Vikki: It’s tough because my first EP, which I wrote when I was 17, was released when I was around 18 or 19.  To me, it was a journal of my life going from teenagerhood to adulthood, seeing the changes and how people change in your life. Friends, family and relationships…how that goes and how you can learn from that.  At that point, I did find it was much more introspective.  When I wrote “Someone”, if felt, in part, that I was writing about a character, taking bits and pieces of other people’s lives and stories and how I can merge that in with my own.  I don’t think there is one song that I wrote where I said:  This is an event that happened to me, here’s how it translates.  I think all my songs take bits and pieces of things that I hear…

MR: Like a quilt.  

Vikki: Yeah, exactly.  It’s one big quilt and that helps other people connect with it.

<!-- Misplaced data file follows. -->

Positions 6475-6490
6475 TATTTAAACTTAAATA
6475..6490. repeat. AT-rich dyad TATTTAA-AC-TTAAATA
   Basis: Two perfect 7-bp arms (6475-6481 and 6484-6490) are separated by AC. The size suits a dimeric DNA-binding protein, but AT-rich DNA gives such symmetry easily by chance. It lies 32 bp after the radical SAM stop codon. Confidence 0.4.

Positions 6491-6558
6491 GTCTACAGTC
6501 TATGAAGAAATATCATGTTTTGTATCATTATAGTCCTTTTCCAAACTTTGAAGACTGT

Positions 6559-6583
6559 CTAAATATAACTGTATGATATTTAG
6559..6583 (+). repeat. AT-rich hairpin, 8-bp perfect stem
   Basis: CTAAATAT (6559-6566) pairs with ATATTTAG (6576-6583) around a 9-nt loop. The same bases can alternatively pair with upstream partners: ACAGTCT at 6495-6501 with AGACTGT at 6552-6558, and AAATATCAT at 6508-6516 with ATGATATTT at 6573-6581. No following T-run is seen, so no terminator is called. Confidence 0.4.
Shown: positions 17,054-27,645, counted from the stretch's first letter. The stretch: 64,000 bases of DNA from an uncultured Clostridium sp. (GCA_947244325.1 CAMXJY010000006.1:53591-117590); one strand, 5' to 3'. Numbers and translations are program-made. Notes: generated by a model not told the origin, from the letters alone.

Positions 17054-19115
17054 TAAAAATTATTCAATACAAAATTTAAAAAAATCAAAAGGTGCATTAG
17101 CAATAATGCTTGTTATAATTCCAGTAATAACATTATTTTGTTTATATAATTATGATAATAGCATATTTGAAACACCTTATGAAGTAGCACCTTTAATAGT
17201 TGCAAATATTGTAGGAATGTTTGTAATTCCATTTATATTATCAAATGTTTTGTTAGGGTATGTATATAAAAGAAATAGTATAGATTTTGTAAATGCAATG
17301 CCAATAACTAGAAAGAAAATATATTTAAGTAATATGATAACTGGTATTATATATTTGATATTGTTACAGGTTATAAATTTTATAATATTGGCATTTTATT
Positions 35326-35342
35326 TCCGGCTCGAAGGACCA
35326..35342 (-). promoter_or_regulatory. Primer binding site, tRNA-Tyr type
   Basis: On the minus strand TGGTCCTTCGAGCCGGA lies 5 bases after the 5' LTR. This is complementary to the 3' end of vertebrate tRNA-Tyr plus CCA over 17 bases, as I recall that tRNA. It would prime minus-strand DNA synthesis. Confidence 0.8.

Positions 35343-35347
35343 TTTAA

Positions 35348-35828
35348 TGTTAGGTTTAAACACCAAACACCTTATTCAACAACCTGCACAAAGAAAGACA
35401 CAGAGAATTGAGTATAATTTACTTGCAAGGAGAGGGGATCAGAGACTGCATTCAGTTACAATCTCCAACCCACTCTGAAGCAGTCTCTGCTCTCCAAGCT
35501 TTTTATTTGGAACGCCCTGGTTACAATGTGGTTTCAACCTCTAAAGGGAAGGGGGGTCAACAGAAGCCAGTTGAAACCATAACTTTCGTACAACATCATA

MR: Your playing February 8th(2019) at La Vitrola.  Will you be performing solo or you will you have other musicians with you?

Vikki: For the first 2 years of my career, I was performing solo acoustic.  I was basing it all on myself.  My own pace and rhythm but that was really nerve racking.  Everybody knows that if you go on stage with just your guitar, it’s just you and everything is on you.  That was a great opportunity to get a handle on who I am as an artist.  People will tell me all the time that I’m a different person on stage then I am in real life.  It’s true.  It’s an outlet for me to be a really outgoing, spontaneous person.  In real life, I’m not like that at all.  

For this show, I’m going to be performing solo, the first time in a little while. For the past year, I’ve been performing in an acoustic setting with a band.  That was a really cool experience and I’ve enjoyed that a lot.  This show, I’m going to be solo…back to my roots.

MR: Sometimes, there is a transition. Like you said, people would see you and say you are completely different on stage.  There is a moment when that changes, from back stage to front stage. Do you have something that triggers that?